Italy is a beautiful country with a rich history and culture. While the cost of living may be higher than in some other countries, it is possible to live in Italy on a budget. Keeping an eye on exchange rates and fees can also help you save money when traveling in Italy.


The most convenient way to pay for things in Italy is with a credit or debit card. Most places accept major credit cards, such as Visa and Mastercard, as well as debit cards. You can also use your card to withdraw cash from ATMs, which are widely available in cities and towns.

Another convenient option is to use a travel money card, such as the SoFi Money card or the Wise travel card. These cards allow you to load money in advance and use it like a debit card. They often offer competitive exchange rates and low fees, making them a good option for budget-conscious travelers.


When using a credit or debit card in Italy, you may be charged foreign transaction fees or ATM withdrawal fees. These fees can add up quickly, so it’s important to choose a card that offers low or no fees for international transactions.

If you plan to exchange currency, be aware that exchange bureaus often charge high fees and offer poor exchange rates. It’s best to avoid these and instead use ATMs or travel money cards to access cash.


When paying with cash in Italy, it’s customary to round up to the nearest euro or leave a small tip for good service. However, tipping is not mandatory and is generally less common than in other countries.

It’s also a good idea to carry small bills and coins, as many places may not accept large bills or be able to make changes for them.

By following these practical tips, you can ensure that you have the right currency and payment methods for your trip to Italy, and avoid unnecessary fees and inconvenience.

Cost of Living in Italy

Italy is a country with a relatively high cost of living. The cost of living in Italy varies depending on the region, with the northern regions generally being more expensive than the southern regions. According to Numbeo, the cost of living index in Italy is 67.29, which is lower than the cost of living index in the United States. However, some items such as groceries, transportation, and restaurants are more expensive in Italy than in the United States.

If you are planning to live in Italy, it is important to budget accordingly. Housing is one of the biggest expenses in Italy, with rent prices being higher in cities like Rome and Milan. If you are looking to save money on housing costs, consider living in smaller towns or suburbs. Additionally, buying groceries and cooking at home can help you save money on food expenses.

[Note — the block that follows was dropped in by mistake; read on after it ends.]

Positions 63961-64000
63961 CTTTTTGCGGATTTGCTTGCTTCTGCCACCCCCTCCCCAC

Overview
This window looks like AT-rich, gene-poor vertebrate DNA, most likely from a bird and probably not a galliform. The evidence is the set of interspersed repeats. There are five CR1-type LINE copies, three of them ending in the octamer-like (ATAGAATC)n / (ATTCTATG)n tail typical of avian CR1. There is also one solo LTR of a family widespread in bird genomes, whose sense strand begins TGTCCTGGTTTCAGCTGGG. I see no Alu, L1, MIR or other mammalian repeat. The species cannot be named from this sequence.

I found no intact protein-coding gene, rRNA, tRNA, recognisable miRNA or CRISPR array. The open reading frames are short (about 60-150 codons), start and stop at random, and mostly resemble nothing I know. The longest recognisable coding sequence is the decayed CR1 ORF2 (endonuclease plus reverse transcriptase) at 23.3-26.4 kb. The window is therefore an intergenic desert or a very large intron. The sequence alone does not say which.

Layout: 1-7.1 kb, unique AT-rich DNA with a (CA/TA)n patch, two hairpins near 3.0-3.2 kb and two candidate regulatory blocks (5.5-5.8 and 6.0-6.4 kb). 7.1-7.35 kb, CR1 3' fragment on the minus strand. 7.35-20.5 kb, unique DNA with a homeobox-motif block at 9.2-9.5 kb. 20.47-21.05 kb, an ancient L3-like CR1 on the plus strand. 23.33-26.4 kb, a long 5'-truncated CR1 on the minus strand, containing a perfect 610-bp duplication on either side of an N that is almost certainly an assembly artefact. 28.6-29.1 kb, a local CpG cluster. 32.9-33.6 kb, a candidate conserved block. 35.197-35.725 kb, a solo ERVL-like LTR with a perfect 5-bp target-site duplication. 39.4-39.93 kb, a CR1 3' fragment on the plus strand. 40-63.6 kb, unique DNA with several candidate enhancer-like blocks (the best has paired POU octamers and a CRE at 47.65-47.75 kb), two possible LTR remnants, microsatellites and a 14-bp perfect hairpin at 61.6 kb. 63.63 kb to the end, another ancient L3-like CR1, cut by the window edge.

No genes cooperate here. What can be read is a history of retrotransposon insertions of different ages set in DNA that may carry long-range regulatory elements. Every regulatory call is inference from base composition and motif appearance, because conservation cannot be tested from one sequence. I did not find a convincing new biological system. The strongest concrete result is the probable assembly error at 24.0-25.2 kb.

Don’t Get Scammed Tips

  1. Use official currency exchange services: When exchanging money, always use official currency exchange services, such as banks or authorized exchange offices. Avoid exchanging money on the street or with unauthorized individuals, as they may offer you a better rate but could be trying to scam you.
  2. Check the exchange rate: Before exchanging any money, check the current exchange rate to ensure you’re getting a fair deal. You can find the current exchange rate online or by asking at an official exchange office.
  3. Be careful with ATMs: When using ATMs, be aware of your surroundings and make sure no one is watching you enter your PIN. Also, be wary of ATMs that look suspicious or have been tampered with.
  4. Count your change: When making a purchase, always count your change to make sure you’ve received the correct amount. Some vendors may try to shortchange you, especially if you’re not familiar with the currency.
  5. Be cautious with credit cards: When using a credit card, make sure it’s only used for authorized transactions. Keep an eye on your card at all times and don’t let it out of your sight. Also, be wary of any suspicious charges on your card and report them immediately.

By following these tips, you can help protect yourself from scams when dealing with Italian currency. Remember to always be aware of your surroundings and trust your instincts if something seems suspicious.